Alongside Facebook there was a ripping session for Alphabet (the new name for Google), that stock was up over four percent. Amazon had a stonking session too, up nearly nine percent on the day. It has given a large part of that back overnight, the results were a marginal miss and let us just say that the market is pretty unforgiving when it comes to that! Alibaba had results that looked far better than what expectations had pointed at and perhaps some insight into the Chinese economy being just fine, thanks very much. Alibaba now trades at the market multiple, 18 times earnings. Revenue growth of 32 percent year over year is apparently not good enough, 400 million active annual buyers is also not enough. Two-thirds of revenues come via mobile, that is pretty astonishing. Perhaps with 83 percent of sales being China commercial sales, the market is being cautious. Still looks like a “good one” to me.
Over to the East, where the sun rises (my mother always said it is easy, yeast and east rhyme), stocks are all higher. Even in China, and by China one generally means Shanghai. Even though Hong Kong is China too, except they use a different currency and movement to and from Hong Kong to mainland China is not that easy. Look, it is complicated. As Paul was saying yesterday, the liberalisation of the politics is something that must happen, sooner rather than later. I wonder how that election would go! The Shanghai Stock Exchange is up nearly three and three-quarters of a percent.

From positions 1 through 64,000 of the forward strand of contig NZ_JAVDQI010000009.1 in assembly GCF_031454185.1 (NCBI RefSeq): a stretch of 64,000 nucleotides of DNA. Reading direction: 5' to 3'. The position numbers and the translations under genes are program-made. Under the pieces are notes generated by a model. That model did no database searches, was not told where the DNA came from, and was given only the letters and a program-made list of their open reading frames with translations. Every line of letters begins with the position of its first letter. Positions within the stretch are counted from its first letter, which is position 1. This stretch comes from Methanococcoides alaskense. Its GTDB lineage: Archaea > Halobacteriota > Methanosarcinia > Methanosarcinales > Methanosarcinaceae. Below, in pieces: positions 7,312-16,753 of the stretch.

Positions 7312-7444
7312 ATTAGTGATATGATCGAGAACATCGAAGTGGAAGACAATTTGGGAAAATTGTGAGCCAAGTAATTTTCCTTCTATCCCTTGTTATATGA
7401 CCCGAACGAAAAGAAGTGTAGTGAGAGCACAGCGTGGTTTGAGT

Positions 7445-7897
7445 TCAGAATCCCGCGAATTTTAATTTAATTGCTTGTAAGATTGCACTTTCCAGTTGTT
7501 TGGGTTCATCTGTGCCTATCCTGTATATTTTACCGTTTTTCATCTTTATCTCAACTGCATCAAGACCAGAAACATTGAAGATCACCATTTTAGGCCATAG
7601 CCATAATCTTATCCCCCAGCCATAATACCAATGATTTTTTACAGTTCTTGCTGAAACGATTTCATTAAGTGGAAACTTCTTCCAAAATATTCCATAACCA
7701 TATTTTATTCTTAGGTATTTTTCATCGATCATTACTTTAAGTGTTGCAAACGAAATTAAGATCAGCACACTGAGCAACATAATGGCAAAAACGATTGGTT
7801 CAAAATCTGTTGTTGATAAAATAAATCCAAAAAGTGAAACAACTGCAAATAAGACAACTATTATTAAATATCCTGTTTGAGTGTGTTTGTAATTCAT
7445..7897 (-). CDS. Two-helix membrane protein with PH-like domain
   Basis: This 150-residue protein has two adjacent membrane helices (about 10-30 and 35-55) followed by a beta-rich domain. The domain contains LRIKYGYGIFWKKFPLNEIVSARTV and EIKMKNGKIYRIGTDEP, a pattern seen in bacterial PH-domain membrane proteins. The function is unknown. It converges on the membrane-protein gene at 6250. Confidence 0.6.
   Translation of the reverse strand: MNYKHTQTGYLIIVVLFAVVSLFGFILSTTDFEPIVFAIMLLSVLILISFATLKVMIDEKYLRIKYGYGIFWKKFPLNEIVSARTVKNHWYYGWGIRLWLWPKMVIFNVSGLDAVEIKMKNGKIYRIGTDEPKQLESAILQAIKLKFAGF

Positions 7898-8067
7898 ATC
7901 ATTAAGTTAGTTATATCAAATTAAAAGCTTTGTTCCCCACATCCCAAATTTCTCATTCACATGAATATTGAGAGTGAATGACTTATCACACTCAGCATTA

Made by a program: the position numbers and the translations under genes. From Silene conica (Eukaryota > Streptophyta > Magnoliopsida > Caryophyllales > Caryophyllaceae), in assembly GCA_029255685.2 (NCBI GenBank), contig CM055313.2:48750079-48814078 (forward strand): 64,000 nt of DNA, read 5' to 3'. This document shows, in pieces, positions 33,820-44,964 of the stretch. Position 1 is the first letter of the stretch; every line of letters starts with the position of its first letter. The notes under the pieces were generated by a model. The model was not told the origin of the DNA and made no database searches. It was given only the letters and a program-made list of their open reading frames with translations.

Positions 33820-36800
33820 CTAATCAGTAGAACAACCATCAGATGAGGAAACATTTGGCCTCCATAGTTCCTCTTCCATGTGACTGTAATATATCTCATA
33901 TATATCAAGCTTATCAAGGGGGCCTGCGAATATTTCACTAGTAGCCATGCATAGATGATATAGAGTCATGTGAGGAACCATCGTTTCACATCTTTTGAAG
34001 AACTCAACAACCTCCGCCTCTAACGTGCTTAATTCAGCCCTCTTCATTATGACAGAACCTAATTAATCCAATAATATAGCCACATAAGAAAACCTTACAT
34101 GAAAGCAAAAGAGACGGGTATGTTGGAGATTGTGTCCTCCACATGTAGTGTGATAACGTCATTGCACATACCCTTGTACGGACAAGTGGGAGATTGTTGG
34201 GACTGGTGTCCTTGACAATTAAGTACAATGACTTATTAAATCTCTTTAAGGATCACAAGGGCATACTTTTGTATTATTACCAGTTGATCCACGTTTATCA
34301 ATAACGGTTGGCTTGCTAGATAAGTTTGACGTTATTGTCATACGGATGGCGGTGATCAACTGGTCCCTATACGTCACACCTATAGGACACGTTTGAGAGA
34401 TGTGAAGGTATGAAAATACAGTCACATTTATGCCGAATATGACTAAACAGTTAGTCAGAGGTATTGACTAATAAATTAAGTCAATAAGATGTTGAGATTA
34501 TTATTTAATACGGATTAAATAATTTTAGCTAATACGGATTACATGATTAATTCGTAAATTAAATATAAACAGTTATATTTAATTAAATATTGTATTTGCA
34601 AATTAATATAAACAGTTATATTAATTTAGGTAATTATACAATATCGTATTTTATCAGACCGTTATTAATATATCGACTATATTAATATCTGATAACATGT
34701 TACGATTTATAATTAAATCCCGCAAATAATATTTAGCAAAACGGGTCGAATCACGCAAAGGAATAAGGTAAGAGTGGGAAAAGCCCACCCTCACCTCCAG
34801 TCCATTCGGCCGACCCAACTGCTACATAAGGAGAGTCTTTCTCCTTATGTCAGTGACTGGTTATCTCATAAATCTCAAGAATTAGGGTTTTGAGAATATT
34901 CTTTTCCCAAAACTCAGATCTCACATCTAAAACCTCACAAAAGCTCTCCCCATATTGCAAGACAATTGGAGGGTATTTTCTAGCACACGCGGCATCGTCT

In Japan something rare has happened, the Bank of Japan (BoJ) has implemented negative interest rates. That is the first time for Japan, there have been various other countries that have subscribed to what is termed NIRP – Negative Interest Rate Policy. This may not be new to many readers, the European Central Bank (ECB) deposit facility has a negative interest rate of 0.3 percent. In other words you pay the banks for the pleasure of them holding your cash. The whole idea is to go out and buy other riskier assets, spend the money and boost the economy, keep deflation at bay.